Review Summary: MPE reaches the apogee of their career with the most mature, varied yet distinct album yet.
Mors Principium Est are, or used to be a melodeath band who only took two albums to craft their distinct sound. The indubitably enjoyable yet slitghtly same-ish "The Unborn" marked the previous peak of their creative heritage, followed by "Liberation = Termination", which turned out to be comparatively lackluster and inappropriately adventurous with electronics.
Well, this album is an altogether different story. Replacing their two guitarists has left them almost an entirely different band, so much life is breathed into the compositions that one could probably mistake them for another act. Moreover, they have completely overcome the flaws that the previous albums had, the technical ones as well as the songwriting-related ones. The production on the album finally isn't weird or one-dimensional, as its predecessors felt, and the vocals are finally appropriately mixed and not drowned out by the instruments.
However, the biggest asset of this album is its unpredictability. While melodic death metal is a genre stalwartly defined in its goals (those being the invokement of emotions in the listener via the melodies used), much of the genre suffers of predictability. Although the melodies are often nothing short of beautiful, even leading bands such as Insomnium or Be'lakor can fall into the trap of "I know exactly how the riff is gonna end before it's even halfway through" with some songs. Well, MPE seems to have really coped with this problem on "...And Death Said Live". Many of the riffs are pretty non-standard, both for the band and their entire traditionalist-leaning branch of melodeath.
The melodies themselves are also very rewarding and seem much more vivid than those from the previous albums. Practically each song contains at least one highlight riff, hence it would be rather difficult if not pointless to try and name the standout tracks from this release. The tone of the album is definitely darker than the almost silly "Liberation = Termination" - it would not be a stretch to say that this time the guys are trespassing quite far into Ritual-era The Black Dahlia Murder's teritory (although definitely not quite as heavy). While electronics do flourish here and there, they're definitely more skillfully and tastefully used than on "Liberation = Termination", while overall the album is more orchestral than electronic leaning. The two new guitarists Andy Gillion and Andhe Chandler, in addition to their very, very adequate songwriting skills also provide leads of quality previously undreamed of by Mors Principium Est - almost each track is graced with a technically impressive yet profoundly artistic lead.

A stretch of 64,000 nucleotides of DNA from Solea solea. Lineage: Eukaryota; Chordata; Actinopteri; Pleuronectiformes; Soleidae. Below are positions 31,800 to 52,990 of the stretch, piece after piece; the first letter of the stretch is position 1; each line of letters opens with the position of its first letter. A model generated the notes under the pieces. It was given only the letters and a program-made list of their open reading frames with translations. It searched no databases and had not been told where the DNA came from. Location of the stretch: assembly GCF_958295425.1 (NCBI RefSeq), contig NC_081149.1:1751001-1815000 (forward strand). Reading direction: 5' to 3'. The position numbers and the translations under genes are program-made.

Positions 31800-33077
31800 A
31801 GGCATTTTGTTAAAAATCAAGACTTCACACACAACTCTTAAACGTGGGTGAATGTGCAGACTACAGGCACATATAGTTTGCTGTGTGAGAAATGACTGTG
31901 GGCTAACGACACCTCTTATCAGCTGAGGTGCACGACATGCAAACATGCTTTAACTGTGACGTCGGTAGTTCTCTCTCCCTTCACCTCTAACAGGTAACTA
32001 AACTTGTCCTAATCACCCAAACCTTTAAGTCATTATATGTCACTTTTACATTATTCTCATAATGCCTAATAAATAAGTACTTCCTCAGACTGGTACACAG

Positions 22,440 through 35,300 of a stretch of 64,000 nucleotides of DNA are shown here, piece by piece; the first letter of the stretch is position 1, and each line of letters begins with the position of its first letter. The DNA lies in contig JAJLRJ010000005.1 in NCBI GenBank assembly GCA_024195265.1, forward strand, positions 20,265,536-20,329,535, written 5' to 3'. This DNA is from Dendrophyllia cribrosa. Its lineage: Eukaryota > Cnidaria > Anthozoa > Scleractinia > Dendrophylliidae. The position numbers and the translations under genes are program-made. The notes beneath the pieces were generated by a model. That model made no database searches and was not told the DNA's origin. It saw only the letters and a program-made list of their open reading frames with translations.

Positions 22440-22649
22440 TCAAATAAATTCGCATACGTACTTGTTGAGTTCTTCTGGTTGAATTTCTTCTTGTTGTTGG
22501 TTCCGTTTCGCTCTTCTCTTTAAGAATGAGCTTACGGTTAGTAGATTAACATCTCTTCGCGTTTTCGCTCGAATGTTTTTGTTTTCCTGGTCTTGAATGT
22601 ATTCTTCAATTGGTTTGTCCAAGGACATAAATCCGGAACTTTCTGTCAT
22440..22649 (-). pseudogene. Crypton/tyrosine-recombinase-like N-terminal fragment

Everything about this album is just... tight, hard to put it any other way. Not only the previously mentioned TBDM can be clearly heard in the riff structures and melodies - sometimes you can hear In Mourning, sometimes Norther and Kalmah. All of those joined seamlessly into convincing and really, really entertaining compositions. The band obviously is looking for a new sound, and it is amazing how quickly they're succeeding at it.
I feel the only way this album could have been any better would be if it had a more appropriate album closer. While "Dead Winds of Hope" is a fantastic track in its own right, it seems to lack the defining factors of a memorable closer, ones that each of the previous albums' closers possessed. Also, the only instrumental songs on the album are the intro and title track, and both are painfully short when compared to the stunning "The Glass Womb" or "Lost Beyond Retrieval". Still, if any comparisons are forgotten, in the end the tracks recorded on this here album are just so good that you won't care at all.
Mors Principium Est have really outdone themselves this time. "...And Death Said Live" is a fantastic melodeath album, which can easily be recommended as a suitable introduction to the genre. But in my opinion, even more attention should be paid to it by melodeath veterans, most of whom are well aware of the genre's predictability and lack of adventurousness. Well this is adventurous the right way. You should be in for a hot, or at least warm surprise here.